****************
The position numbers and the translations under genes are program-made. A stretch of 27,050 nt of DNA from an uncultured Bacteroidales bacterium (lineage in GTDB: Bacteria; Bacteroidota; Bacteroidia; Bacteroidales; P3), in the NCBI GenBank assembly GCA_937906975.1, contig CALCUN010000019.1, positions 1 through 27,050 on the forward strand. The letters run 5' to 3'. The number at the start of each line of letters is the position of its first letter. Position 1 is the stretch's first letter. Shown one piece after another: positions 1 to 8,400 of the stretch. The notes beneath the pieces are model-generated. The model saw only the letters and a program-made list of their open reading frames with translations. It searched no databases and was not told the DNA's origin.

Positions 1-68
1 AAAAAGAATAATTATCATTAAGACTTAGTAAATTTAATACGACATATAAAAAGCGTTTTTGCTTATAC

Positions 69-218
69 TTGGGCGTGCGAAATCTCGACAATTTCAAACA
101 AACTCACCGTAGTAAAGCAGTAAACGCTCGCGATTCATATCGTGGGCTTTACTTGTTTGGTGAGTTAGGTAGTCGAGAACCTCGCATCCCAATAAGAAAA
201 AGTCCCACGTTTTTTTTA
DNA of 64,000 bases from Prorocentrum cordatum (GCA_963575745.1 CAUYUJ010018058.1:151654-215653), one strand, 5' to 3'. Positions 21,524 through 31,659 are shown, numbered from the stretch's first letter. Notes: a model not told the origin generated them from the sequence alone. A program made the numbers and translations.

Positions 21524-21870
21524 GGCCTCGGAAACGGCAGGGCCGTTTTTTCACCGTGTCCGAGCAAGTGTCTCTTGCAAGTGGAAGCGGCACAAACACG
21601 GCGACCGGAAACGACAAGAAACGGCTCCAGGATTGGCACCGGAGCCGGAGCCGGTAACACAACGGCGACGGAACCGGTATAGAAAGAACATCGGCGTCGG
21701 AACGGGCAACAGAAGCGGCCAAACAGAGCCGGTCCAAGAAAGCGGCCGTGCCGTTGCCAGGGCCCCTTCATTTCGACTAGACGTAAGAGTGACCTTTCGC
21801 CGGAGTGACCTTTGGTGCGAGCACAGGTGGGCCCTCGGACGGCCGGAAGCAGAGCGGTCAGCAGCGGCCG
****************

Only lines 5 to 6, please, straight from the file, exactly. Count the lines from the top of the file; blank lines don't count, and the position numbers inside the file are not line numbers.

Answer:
69 TTGGGCGTGCGAAATCTCGACAATTTCAAACA
101 AACTCACCGTAGTAAAGCAGTAAACGCTCGCGATTCATATCGTGGGCTTTACTTGTTTGGTGAGTTAGGTAGTCGAGAACCTCGCATCCCAATAAGAAAA